Where You From?
Did Mexican Mafia ties lead to Brian Alfredo Mendez's death that was discovered after the 26-year-old's body was dumped near an Anaheim dumpster early this year? To determine that, Anaheim Police Department homicide detectives must find and talk to whoever put the corpse by a commercial building in the 1600 block...
A 17-year-old boy was stabbed to death Friday night in what the preliminary investigation has revealed to be a gang-related fight, according to the Santa Ana Police Department. The victim's name was withheld pending notification to his family. Cops got the call around 9:50 p.m. of a fight in the...
Looking for old school pictures of your mom G'd up from the feet up? Have you found a dope photo of your OG uncles you'd like to share? Look no further than the Instagram @OC_Memories, a page dedicated to capturing the barrio scene of Orange County by showcasing old-school images...
Three Years After His Death, Graffiti Artist Chance 'Batle 663' Daily's Legend Looms Larger Than Ever
It's been three years since Chance Daily (born Robert Earl Lavender III) was struck by intoxicated driver Deanna Marie Soto in Fullerton as he rode home on his Harley-Davidson. He died instantly; securing Soto's conviction took nearly two years. The mainstream media labeled him as a Mongols biker and "Carson motorcyclist," but no reporter...
A 19-year-old man was shot to death on East Chestnut Avenue in Santa Ana early Saturday. Dispatch got the call around 2:10 a.m. that a male was down on the sidewalk in front of 621 E. Chestnut Ave., according to the Santa Ana Police Department. Officers arrived to find the...
Communities around Orange County mourn their loved ones differently, but Chicanos hold a specific ritual: a car wash. Family and friends donate their time and energy to raise funds to cover the cost of a
funeral,and more. This practice is deridedcountywide as ghetto, inefficient and something only “ cholos” would dare host. But they're far more tender and moving than outsiders will ever bother to know.
The most recent such car wash happened this Sunday for Isaac Gonzalez, an aspiring 15-year-old boxer shot dead in the streets of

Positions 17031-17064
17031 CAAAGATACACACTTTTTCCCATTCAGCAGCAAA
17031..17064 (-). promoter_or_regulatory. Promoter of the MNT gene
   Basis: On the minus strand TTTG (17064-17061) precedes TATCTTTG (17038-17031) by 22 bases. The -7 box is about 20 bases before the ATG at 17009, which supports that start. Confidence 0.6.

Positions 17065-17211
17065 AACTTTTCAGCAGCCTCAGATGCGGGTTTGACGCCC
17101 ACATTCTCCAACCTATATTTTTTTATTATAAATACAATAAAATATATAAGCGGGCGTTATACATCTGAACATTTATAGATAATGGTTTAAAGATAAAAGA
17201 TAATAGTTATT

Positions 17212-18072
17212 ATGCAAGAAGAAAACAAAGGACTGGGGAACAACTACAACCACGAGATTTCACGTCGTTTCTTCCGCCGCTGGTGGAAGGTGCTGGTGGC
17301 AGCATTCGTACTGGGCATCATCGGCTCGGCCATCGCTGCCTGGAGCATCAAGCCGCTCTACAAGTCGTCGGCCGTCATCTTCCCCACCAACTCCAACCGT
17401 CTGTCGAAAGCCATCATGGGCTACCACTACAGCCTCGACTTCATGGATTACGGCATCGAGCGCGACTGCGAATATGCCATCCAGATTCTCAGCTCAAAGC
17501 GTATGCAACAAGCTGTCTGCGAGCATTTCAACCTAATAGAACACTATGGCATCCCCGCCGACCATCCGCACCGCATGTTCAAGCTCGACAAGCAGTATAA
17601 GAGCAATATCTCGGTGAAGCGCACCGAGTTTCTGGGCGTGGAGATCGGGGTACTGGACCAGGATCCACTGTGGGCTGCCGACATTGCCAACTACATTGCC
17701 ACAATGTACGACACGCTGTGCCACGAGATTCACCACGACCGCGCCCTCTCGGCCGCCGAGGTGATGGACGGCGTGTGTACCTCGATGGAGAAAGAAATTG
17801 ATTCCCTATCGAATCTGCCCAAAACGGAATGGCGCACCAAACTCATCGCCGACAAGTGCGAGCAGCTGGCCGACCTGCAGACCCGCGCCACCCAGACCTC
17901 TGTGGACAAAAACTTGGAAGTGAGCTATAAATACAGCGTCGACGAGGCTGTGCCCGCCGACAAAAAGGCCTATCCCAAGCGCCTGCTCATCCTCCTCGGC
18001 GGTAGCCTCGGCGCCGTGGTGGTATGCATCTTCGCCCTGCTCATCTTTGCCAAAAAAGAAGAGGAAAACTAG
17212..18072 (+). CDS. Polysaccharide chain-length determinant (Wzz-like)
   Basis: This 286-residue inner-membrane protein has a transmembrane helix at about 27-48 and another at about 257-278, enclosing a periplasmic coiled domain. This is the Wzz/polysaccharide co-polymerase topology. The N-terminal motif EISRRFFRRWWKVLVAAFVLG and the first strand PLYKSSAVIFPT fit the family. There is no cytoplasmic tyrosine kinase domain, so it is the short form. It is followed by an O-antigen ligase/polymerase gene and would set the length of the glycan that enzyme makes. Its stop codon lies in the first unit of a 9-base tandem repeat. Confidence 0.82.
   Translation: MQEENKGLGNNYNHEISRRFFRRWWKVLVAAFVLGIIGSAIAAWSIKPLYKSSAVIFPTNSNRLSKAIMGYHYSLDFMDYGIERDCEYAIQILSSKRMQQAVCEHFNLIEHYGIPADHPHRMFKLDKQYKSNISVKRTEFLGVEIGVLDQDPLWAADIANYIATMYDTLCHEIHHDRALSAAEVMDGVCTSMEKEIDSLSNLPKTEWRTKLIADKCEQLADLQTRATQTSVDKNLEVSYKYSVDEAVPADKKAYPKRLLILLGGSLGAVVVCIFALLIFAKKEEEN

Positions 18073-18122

SanTanalast month while walking in a residential area. Adults and teens not only washed cars but also held a kermés—a street festival where vendors sold tacos, burgers, and Mexican botanas. Isaac's young friends broke a sweat washing and drying cars,while dancing to rap, corridos, funk, oldies and soul. But most of the time, no laughter could be heard from the youth—just rags hitting the roof of cars, and directions yelled at the drivers. “It’s hard to have fun," said one volunteer, "when you are reminded of why you are here."
Despite the sadness and tears, the economic potential of a community united around a cause was impressive. In the food lines, I witnessed mothers tell their children they could only afford one taco for each family member because they didn’t have much to spend. The sacrifice was in
solidarity,because they knew this tragedy could happen to any of their children, especially with murders in SanTanamaking long-time residents fear a repeat of the blood-soaked 1990s.
But the kermés car wash for Isaac offered hope: In just seven days, supporters raised $12,000 on
a’sGoFundMe page, while over 2,000 people attended the car wash. “Thank you all for being here," an old veterano, Modelo in hand, kept telling the crowd around him. "This is for Isaac. I am sorry you have fallen to the unfair gang violence in this city.”
Isaac’s goals and ambitions meant different things to everyone present. May his legacy,
spiritand power not have been in vain.